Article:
A low calorie fruit, blueberries grow in clusters on shrubs in a rich range of blues to purple-blacks. The three main groups of blueberries include the familiar, cultivated highbush, the lowbush wild variety, and the rabbiteye type, native to the southern United States. Native blueberry varieties can also be found globally.
Blueberries are rich in phytonutrients that act as both antioxidants and anti-inflammatory compounds in the body.
· Whole Body Antioxidant Support
Scientific evidence shows that every system is strengthened by blueberry consumption. Muscle repair is assisted, neurological functioning is protected, and the digestive tract is shielded.
· Cardiovascular Protection
When it comes to the cardiovascular system, blueberries reduce a myriad of risk factors like poor fat balances, cholesterol problems, and cell damage due to oxidation. High blood pressure is also positively impacted.
· Cognitive Benefits
Most likely due to their vast assortment of antioxidants, the berries appear to help protect aging nerves from oxygen damage, and preserving cognitive function. Researchers hope these findings will lead to more information regarding methods for managing the aging process.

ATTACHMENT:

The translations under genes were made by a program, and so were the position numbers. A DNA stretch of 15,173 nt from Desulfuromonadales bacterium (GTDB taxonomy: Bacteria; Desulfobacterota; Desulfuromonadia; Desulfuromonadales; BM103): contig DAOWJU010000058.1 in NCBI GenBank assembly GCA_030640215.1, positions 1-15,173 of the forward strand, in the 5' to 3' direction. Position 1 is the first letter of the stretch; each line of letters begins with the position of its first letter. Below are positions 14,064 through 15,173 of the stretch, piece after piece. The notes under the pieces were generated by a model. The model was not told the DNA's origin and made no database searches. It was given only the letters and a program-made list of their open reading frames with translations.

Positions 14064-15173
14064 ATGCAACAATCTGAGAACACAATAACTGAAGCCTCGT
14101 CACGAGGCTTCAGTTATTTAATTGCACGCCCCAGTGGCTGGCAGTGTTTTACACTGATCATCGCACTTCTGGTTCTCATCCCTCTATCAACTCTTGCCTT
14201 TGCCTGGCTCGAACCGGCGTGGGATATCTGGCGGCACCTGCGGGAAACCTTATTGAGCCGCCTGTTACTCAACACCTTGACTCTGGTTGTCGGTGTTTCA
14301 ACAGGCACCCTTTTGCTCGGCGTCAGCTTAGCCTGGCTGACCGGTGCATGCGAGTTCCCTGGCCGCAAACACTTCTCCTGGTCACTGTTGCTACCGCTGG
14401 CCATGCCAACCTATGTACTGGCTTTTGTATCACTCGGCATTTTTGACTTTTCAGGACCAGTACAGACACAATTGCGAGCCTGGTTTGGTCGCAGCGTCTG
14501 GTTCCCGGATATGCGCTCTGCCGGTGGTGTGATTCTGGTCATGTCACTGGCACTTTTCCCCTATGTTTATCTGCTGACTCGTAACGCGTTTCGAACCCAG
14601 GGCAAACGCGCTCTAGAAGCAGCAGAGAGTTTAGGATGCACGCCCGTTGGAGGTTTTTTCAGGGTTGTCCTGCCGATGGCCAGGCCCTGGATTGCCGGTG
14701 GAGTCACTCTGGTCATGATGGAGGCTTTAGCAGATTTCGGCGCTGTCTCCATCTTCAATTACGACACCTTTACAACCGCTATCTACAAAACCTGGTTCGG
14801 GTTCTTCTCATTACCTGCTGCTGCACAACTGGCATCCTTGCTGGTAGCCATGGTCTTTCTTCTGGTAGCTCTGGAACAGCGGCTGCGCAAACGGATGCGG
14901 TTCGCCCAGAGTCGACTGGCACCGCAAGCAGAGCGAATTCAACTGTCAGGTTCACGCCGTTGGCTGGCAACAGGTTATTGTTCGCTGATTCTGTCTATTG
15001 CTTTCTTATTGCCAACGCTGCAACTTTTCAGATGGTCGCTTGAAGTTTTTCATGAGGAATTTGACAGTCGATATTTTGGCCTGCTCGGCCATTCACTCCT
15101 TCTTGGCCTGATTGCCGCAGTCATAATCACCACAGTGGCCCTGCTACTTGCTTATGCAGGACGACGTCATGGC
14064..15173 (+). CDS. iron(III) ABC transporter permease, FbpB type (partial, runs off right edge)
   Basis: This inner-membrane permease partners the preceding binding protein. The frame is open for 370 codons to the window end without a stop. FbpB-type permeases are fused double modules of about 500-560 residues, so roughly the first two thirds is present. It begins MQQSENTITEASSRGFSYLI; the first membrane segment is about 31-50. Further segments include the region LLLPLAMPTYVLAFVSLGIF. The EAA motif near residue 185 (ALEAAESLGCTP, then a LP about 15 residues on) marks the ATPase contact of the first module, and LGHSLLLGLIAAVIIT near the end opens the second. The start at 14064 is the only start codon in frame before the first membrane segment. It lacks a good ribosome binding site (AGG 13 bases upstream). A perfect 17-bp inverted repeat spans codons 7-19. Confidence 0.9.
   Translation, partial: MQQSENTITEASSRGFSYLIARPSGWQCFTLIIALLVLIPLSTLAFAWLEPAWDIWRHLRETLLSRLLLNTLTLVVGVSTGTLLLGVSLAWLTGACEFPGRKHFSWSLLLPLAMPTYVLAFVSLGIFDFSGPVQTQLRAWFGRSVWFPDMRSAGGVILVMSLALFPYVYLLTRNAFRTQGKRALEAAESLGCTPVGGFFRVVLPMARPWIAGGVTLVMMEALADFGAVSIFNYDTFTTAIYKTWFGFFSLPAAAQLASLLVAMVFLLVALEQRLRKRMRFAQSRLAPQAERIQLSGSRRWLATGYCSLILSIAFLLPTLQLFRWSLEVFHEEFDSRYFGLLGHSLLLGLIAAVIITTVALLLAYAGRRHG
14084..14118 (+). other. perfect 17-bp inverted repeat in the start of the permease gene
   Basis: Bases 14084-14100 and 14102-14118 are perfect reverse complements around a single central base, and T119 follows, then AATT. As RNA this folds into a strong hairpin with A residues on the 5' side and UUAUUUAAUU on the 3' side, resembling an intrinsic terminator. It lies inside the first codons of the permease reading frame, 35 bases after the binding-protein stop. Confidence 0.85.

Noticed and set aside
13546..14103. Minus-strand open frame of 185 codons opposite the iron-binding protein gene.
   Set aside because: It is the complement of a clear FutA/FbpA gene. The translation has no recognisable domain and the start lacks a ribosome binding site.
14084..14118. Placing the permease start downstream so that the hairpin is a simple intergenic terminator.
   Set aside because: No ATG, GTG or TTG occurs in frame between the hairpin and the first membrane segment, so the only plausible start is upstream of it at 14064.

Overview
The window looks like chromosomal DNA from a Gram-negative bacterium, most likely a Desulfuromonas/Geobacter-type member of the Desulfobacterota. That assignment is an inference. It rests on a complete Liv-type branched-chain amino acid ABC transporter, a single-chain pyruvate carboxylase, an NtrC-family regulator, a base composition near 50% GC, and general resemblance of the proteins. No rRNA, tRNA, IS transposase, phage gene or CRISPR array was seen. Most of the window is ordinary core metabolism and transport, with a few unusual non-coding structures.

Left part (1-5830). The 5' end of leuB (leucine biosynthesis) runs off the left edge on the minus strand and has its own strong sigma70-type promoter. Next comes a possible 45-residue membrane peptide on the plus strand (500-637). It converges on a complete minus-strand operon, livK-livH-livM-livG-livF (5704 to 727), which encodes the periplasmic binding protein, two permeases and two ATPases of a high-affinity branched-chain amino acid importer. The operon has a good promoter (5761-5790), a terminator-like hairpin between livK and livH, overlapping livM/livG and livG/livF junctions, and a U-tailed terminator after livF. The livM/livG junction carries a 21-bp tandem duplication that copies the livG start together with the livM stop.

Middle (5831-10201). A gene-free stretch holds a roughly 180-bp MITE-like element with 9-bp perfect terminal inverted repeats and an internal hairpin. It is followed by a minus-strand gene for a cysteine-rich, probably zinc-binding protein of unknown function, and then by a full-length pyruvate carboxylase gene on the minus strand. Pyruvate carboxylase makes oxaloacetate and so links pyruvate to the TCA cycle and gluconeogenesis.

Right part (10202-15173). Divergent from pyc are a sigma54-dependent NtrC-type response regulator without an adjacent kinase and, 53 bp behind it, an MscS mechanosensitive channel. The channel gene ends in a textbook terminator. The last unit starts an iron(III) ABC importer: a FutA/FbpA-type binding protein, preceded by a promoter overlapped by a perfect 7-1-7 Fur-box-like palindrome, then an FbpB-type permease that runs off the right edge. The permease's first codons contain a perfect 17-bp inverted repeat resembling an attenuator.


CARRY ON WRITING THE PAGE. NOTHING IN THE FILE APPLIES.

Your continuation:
· Blood Sugar Regulation
Blueberries are a relatively low glycemic, high fiber food; important qualities for assisting blood sugar regulation. Studies show that persons with type 2 diabetes saw significant improvement after ingesting berries over a three month period.
· Eye Health
The phytonutrient antioxidants found in blueberries are being researched for their ability to reduce the risk of oxygen damage to the retina. Blueberries appear to sheild the retina from sunlight damage as well.
· Anti-Cancer Properties
Breast cancer, colon cancer, esophageal cancer, and cancers of the small intestine have been the subjects of blueberries and human cell or animal studies thus far. Full-scale human studies are not far off.
Blueberries may be enjoyed fresh or frozen to retain nutrients.
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